Fan: Restoration Hardware (period-stylish, sturdy, and heavy, usually on-sale at the end of the summer, so now's a good time to look).
- Sheer off-white cotton curtains: IKEA ($20 or so a pair, I think)
- Sisal rug: IKEA (also the cheapest source for this kind of thing I could find)
- Slipcover: Potter Barn (this is the casual drapey dropcloth kind, which was a lot cheaper than a very fitted one -- an actual painter's canvas would be even cheaper, of course :-) I like the artsy look, at least in summer, though it's not for everyone.
- Ottomans: Target, and I LOVE them -- the kids have one each, and can clean up FAST, tossing toys inside. They also come in brown and black leather-type finishes. It's hard to see in this photo, but they have nail-head trim at the bottom.
- End tables: from Pottery Barn many years ago, and sadly, the finish hasn't held up so well, but I do like the shape for kid-book storage.
- Embroidered butterfly and dragonfly pillows: Pottery Barn
- Chair: custom from Walter E. Smith.
- Embroidered pillow: Pier 1
- End table: I bought it in Sri Lanka for $10 or so; it folds flat, and I brought it back in my suitcase. :-)
- Chair: This is the writing chair I bought with some of my advance money for Bodies in Motion; I love it, and am writing in it right now.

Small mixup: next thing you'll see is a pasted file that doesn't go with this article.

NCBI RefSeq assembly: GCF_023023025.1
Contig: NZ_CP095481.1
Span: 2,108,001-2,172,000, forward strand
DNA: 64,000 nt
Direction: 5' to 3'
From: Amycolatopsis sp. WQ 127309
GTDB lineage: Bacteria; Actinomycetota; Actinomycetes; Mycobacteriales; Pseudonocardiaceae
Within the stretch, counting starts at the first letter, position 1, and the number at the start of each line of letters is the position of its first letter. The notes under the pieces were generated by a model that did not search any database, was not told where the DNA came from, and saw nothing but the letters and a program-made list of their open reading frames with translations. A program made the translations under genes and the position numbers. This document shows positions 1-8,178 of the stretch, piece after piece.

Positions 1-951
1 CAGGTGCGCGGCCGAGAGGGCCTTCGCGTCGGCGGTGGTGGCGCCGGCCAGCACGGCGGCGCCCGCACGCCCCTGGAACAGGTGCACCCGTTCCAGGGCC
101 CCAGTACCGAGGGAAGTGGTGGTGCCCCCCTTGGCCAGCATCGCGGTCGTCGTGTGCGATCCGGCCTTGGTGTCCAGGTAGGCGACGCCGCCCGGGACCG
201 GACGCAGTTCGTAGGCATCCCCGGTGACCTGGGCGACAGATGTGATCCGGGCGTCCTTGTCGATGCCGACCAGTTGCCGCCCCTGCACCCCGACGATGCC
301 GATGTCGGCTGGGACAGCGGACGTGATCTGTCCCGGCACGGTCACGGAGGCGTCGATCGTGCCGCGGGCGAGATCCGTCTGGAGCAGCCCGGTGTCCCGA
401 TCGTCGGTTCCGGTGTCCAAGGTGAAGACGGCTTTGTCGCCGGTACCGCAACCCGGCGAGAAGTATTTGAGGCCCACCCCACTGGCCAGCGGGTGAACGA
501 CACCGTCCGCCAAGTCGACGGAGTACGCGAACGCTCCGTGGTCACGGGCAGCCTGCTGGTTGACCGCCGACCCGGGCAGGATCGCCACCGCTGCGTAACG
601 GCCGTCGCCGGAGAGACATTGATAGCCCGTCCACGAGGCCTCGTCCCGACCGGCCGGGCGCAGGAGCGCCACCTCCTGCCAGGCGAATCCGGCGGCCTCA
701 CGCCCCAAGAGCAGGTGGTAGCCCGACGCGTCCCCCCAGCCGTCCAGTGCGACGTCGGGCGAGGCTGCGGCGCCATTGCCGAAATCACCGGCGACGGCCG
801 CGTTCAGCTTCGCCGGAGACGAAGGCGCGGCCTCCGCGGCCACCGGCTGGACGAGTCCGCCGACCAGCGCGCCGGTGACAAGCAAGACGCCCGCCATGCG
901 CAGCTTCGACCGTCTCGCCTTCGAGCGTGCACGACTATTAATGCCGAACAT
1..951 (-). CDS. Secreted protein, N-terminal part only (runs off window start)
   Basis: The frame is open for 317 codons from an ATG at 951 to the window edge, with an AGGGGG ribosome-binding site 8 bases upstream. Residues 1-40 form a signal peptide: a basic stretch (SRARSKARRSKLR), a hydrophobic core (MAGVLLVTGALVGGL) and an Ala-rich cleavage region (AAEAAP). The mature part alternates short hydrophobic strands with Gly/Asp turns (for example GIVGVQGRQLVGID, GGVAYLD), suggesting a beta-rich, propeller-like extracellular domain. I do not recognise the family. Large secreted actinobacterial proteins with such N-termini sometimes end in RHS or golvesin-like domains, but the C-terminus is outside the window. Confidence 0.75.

- Lap desk: Levenger ($50 seems expensive for a skinny piece of wood, but it is SUPER-useful)
- Pharmacy lamp: Restoration Hardware
- End table: Nadeau
How much do I love that someone makes Indian block-print curtain tie-backs? Sadly, Urban Outfitters doesn't seem to offer them anymore, but Google indicates others offer similar items.
It was July before I got around to trying to make some summer decor for the house. What do you think of as summer decor? I ended up settling on sailboats this year.
I got a little compulsive one night making little blue boats. One of the cheapest crafts ever -- I think it was something like $3 for 100 sheets.
I sewed them onto silver embroidery thread loops (with a tiny seed bead on the inside to hold it on easily), and hung them on some tall twigs that tend to live in a tall glass vase in our front hall.
I particularly like the interaction of textures here -- the richly-colored tiny boats, the silvery metallic thread, the natural branches, the pattern on the anaglypta paper.
I saw this sailboat garland at Land of Nod -- it's meant for decorating a child's nautical bedroom.
I briefly thought about trying to sew similar ones myself out of burlap to save money, but then I decided I was too tired, and bought their garland ready-made for $20. I really like the way it echoes the burlap on our dining table chairs.
And I'm still not sure what to do with these. They're little boats cut and folded from a book of fairy tales (bought on clearance for the purpose of making paper crafts :-). These are designed to stand up, and they sort of do, but they also sort of fall over. I think I may have to glue them a bit so they're not falling apart, and then they could go on a garland too. But I'm not going to get to it this summer, I think. That's okay -- a head start on next summer's decor. :-)
(Now it's time to start collecting fall leaves, I think.)